|Alliant Credit Union||0%||2.500%||2.596%|
|Rocket Mortgage by Quicken Loans||3%||2.500%||2.924%|
What is a 15-year Mortgage?
Most prospective homeowners understand that a mortgage is a long-term commitment. By reducing the length of that commitment, they own their home outright much faster. They also pay less interest and save money over time. Lenders typically sell mortgages as packages, such as a 15-year mortgage or a 30-year mortgage. The best 15-year mortgage rates help you to achieve a monthly payment that you can manage.
The choice of loan term depends on your overall financial goals. You may want to stretch out the repayment time in order to have a smaller recurring payment. That can mean available cash to build up your savings or to devote to other priorities. In addition, a lower payment may mean you can get a larger loan, helping you to buy the ideal home.
What goes into an interest rate? That depends on your lender. To make a decision on a mortgage, it is essential to understand at least three key terms: interest rate, points and annual percentage rate. The interest rate is the amount of interest you will pay on your mortgage. Points are used for a reduction in your interest rate in exchange for additional up-front payment, and annual percentage rate, or APR, is how much it costs to borrow the funds. APR takes into account the interest rate, points, fees and other charges levied by your lender.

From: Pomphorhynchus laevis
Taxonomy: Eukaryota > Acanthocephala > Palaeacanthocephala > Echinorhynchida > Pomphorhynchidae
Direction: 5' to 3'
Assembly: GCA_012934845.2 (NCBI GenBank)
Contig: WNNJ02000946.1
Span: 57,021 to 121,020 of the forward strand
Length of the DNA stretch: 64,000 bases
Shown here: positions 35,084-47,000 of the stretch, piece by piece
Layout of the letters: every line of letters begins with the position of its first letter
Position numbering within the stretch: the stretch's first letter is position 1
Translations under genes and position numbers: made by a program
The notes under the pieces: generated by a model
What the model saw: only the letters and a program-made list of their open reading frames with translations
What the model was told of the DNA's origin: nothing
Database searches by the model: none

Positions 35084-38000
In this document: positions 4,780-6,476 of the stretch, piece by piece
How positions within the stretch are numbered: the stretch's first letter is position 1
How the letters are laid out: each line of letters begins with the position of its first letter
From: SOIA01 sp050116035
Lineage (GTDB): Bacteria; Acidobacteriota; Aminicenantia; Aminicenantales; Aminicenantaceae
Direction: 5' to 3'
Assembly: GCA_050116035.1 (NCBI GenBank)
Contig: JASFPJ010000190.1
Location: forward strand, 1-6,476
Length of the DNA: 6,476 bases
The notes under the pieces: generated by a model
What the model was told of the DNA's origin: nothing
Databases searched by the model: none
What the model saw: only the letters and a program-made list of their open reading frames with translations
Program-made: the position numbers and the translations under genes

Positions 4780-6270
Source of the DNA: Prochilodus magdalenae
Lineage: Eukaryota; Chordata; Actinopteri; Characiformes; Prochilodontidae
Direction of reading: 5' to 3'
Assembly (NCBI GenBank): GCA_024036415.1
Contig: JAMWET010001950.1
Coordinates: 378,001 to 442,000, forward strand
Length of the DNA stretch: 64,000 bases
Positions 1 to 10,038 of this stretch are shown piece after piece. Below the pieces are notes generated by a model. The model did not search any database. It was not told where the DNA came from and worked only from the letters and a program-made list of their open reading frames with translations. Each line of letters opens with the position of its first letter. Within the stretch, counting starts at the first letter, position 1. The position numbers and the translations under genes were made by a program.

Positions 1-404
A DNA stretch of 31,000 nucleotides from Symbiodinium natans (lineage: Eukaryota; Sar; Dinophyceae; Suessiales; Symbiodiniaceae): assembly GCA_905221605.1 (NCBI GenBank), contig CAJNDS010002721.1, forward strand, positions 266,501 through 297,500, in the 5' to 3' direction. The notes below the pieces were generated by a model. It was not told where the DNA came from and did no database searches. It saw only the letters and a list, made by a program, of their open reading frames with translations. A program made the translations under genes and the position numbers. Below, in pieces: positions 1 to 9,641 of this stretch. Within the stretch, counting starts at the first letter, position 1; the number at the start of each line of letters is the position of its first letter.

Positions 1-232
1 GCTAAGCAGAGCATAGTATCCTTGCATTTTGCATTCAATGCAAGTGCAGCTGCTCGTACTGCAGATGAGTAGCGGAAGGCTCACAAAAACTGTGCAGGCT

When shopping around, look for the details about what goes into the interest rate. A tempting ad may boast about a cheap interest rate, but it may only apply if you pay for points upfront.
15-Year vs 30-Year Fixed Rate Mortgage
In order to decide if a shorter mortgage term is right for you, it helps to know some facts about 15-year mortgages versus 30-year mortgages. The interest rate on a 30-year mortgage is usually higher, but the monthly payments are significantly less because to cost of the home is spread out over 30 years. You pay more per month with a 15-year mortgage, which means you’re not only paying down the loan faster, but it also takes less time to reach the stage where the larger proportion of each monthly payment goes toward the principal and not interest.
For example, a $300,000 loan paid off at 4% over 30 years would incur $215,609 of interest, while the same amount borrowed at 3.25% for 15 years would incur almost a third of the interest at $79,441 since the term of the loan is shorter.
The Final Word
If there’s one takeaway from a discussion of 15-year mortgage rates, it’s that you can only find the true cost of the mortgage by looking at the fine print. A low interest rate might require you to buy points, and low fees may assume you have a high credit score or are prepared to make a sizable down payment. If you are on the market to buy a home, it’s usually the case that you can achieve true homeownership faster with a shorter-term mortgage. Before agreeing to such a serious financial contract, though, it’s sensible to take all the pros and cons into account, including how the new asset — and liability — fits in with your overall financial goals.